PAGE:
The Whiskeys of Ireland, by Peter Mulryan

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John McKenna pours himself a glass and settles down with a good book, about whiskey

The Whiskeys of Ireland, by Peter Mulryan (O’Brien Press)

Peter Mulryan’s book is an excellent guide to Ireland’s whiskeys, ancient and modern.
Just as importantly, Mr Mulryan’s book is a splendid social history of Ireland, viewed through the prism of the distiller’s art.
The story has the shape of a glass: it descends from the lip, goes right down to the base, but then shoots up once again to get to the lip. Ireland, in other words, once owned the world of whiskey. And then it lost that position, steadily, surely, agonisingly.
Yet today, strangely enough, Ireland is putting itself in a position where it might – might, could, maybe – again become a major player amongst the mega-brands that dominate whiskey drinking throughout the world. New distilleries are patiently making whiskey, and fashioning it for the way the world now wants to drink whiskey: booze with a narrative, a story, with a USP.
The irony here is that Ireland, once upon a time, had all this, and had it in spades. The country was littered with distilleries, owned and run by Irish families, who employed hundreds not only in the huge distilleries themselves, but in ancillary industries.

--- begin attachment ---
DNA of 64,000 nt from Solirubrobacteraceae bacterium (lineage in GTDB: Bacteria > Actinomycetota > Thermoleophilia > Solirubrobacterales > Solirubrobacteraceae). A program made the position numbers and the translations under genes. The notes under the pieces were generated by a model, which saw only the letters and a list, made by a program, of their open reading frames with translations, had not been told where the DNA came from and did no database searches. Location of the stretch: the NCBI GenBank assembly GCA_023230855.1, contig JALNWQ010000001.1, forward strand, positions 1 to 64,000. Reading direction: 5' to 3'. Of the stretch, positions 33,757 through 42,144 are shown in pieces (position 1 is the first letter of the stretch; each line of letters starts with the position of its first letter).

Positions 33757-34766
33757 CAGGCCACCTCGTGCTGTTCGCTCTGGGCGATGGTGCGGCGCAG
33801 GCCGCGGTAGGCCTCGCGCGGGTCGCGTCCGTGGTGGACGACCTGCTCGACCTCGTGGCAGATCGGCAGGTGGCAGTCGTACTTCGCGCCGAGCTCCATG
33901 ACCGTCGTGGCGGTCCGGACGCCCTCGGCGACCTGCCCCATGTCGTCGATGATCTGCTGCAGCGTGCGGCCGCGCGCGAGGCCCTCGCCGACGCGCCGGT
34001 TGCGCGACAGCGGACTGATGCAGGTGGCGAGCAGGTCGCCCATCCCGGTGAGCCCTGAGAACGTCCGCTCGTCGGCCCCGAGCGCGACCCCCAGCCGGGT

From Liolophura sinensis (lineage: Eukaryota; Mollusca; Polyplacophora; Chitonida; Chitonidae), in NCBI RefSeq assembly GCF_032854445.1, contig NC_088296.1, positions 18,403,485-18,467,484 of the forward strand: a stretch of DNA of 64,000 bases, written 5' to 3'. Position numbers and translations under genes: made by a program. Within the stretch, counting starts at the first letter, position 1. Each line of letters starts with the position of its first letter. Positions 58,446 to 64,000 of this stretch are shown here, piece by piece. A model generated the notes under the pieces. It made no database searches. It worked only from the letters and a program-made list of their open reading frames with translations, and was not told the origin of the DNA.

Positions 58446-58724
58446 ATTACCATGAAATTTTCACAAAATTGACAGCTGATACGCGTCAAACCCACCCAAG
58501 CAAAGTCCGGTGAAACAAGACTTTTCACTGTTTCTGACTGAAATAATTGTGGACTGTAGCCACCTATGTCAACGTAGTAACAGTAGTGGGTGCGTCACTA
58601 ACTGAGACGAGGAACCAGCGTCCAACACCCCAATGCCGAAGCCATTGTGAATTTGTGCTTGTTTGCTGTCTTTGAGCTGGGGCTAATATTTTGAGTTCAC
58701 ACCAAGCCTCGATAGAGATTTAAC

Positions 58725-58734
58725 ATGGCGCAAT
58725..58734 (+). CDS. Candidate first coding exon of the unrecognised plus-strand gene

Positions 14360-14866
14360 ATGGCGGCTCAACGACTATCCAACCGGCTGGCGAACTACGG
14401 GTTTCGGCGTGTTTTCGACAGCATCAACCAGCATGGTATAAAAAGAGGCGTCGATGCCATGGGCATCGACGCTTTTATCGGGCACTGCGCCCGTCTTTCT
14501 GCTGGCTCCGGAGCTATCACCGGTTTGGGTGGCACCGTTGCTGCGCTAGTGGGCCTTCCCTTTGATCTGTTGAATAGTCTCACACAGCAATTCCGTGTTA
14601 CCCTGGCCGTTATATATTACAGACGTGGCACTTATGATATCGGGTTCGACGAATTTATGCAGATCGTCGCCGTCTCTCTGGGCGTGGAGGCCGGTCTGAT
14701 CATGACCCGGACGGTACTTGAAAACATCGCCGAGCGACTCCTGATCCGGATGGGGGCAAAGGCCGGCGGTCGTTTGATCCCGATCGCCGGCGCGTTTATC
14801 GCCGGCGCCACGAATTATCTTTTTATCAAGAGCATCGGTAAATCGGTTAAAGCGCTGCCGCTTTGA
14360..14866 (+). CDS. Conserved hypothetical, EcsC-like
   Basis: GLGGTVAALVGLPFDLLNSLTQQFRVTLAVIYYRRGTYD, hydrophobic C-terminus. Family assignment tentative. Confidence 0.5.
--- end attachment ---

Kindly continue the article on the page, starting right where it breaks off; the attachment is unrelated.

And then they lost it, with one catastrophe after another – but especially Prohibition and the ‘Economic War’ with England – driving nail after nail into the coffin of Irish whiskey. Even Northern Ireland could not escape the malaise: in the mid-1930’s the board of Dunville’s Royal Irish Distillery in Belfast, whilst still showing a profit, voted to close the company. Chapters 7 and 8 of the book are entitled ‘Decimation’ and ‘From Bad To Worse’.
And today? Today Irish whiskey is dynamic. Powered by the global success of Jameson, and powered by extraordinary characters like the legendary John Teeling, Irish whiskey is in demand. It’s an amazing story, and Peter Mulryan tells it well. Quite how he got the time to work on this new edition is remarkable, given that his day job, these days, is fashioning the very lovely Blackwater No 5 Gin. We should all be grateful he found the time.